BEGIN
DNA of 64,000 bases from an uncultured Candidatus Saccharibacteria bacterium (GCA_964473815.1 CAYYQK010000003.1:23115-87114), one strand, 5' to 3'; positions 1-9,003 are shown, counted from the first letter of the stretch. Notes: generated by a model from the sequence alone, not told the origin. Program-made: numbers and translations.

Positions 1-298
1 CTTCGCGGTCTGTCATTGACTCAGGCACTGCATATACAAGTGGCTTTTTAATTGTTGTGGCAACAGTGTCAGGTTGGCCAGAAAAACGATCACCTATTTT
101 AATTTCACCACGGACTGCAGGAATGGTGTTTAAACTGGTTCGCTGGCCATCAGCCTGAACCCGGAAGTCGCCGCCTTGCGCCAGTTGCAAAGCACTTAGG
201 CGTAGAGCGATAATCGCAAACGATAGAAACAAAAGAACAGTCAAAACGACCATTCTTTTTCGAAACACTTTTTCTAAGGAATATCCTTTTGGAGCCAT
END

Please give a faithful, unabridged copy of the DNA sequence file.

DNA of 64,000 bases from an uncultured Candidatus Saccharibacteria bacterium (GCA_964473815.1 CAYYQK010000003.1:23115-87114), one strand, 5' to 3'; positions 1-9,003 are shown, counted from the first letter of the stretch. Notes: generated by a model from the sequence alone, not told the origin. Program-made: numbers and translations.

Positions 1-298
1 CTTCGCGGTCTGTCATTGACTCAGGCACTGCATATACAAGTGGCTTTTTAATTGTTGTGGCAACAGTGTCAGGTTGGCCAGAAAAACGATCACCTATTTT
101 AATTTCACCACGGACTGCAGGAATGGTGTTTAAACTGGTTCGCTGGCCATCAGCCTGAACCCGGAAGTCGCCGCCTTGCGCCAGTTGCAAAGCACTTAGG
201 CGTAGAGCGATAATCGCAAACGATAGAAACAAAAGAACAGTCAAAACGACCATTCTTTTTCGAAACACTTTTTCTAAGGAATATCCTTTTGGAGCCAT